Welcome To My Blog

Thanks for Visiting my Blog :)
I wrote my minds in here, I hope my articles will be useful for you.
If you don't mind, please, be my follower so that we can share our minds, thanks.

mylife-diechemie.blogspot.com
My Email: dertraum0127@gmail.com

Thank you for all participants supporting this blog. Especially the download link's sources and bibliographies.

I'm not an expert teacher or lecturer of chemistry. I was only a student from SMA NEGERI 15 SURABAYA who had been one of the Bronze Medalist Participants of Olimpiade Sains Nasional X (2011) of Chemistry In Manado, North Sulawesi, 11 - 16 September 2011 and graduated in 2012. Now, I'm studying at Universitas Airlangga in Surabaya, Indonesia. I do love chemistry and I would like to help them who had difficulties in studying chemistry. That's why, please understand me if you found some misconcepts in my entries. Suggestions are always necessary in order to develop this blog. And I'm sorry because my English isn't so well.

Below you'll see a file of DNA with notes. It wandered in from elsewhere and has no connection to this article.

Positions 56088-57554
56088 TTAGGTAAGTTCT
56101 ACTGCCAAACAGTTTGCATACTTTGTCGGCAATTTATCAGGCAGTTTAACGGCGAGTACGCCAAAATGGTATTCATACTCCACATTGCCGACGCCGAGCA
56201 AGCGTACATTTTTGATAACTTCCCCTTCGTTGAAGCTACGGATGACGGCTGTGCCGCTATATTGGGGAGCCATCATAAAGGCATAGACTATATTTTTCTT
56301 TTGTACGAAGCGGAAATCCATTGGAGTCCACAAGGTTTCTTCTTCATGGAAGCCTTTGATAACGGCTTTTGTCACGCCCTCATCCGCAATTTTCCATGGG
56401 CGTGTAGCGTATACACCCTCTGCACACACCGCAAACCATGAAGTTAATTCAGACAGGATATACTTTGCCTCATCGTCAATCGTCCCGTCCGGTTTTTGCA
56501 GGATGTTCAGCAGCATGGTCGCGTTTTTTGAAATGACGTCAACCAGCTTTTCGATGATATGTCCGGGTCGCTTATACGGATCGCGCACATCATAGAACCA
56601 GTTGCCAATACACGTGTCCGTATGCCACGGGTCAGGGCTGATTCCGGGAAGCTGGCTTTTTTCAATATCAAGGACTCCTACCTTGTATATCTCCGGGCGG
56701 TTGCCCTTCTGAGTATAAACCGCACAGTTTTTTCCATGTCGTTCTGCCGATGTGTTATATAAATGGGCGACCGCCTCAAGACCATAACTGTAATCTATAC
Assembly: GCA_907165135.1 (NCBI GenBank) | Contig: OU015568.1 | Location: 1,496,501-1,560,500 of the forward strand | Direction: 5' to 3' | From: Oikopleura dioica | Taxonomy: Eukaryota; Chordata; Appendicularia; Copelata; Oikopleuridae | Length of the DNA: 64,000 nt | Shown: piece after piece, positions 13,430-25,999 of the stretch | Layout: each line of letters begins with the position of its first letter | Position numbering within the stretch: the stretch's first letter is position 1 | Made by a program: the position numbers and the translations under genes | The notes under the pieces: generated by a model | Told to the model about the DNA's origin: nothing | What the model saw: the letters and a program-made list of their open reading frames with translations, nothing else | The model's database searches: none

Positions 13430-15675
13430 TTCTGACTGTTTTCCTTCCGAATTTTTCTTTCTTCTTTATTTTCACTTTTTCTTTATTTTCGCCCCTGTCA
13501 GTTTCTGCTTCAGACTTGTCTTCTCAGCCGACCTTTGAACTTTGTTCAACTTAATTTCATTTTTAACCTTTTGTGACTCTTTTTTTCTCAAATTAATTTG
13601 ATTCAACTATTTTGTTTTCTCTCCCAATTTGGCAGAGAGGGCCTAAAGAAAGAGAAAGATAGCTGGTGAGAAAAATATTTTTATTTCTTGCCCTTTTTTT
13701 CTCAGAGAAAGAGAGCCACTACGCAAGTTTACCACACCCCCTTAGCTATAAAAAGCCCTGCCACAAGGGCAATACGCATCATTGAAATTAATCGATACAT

All posts are originally created by me. I never stole from any sites or somebody's blog. Although sometimes I took pictures or data from other sites, I always wrote the source of that pictures or data.


Protected by Copyscape Unique Content Checker

Thursday, August 16, 2012

Introdcution to Rotational Symmetry

See the figures as follows:

http://upload.wikimedia.org/wikipedia/commons/3/35/Carbon_dioxide_structure.png http://www.3dchem.com/inorganics/bcl3a.jpg  


Symmetri rotation is a qualitative method to know how much folds needed to form full rotation of an compound. For example, the angle between Cl - B - Cl in BCl3 (Right) is 120 o. We need 3 times fold to make full rotation. That's for the vertical plane. For horizontal plane, because BCl3 is a planar compound, we need two folds to make a full rotation.

We can write this statement in an expression:

Cn
.
Where n is an integer value (1,2,3.....)
Vertical plane rotation of BCl3 can be written as C3 (3 rotations)
Horizontal plane rotation of BCl3 can be written as C2 (2 rotations)

Pictures:
Wikipedia
http://www.3dchem.com

Source:
Housecroft. Inorganic Chemistry

Thank You 



No comments:

Post a Comment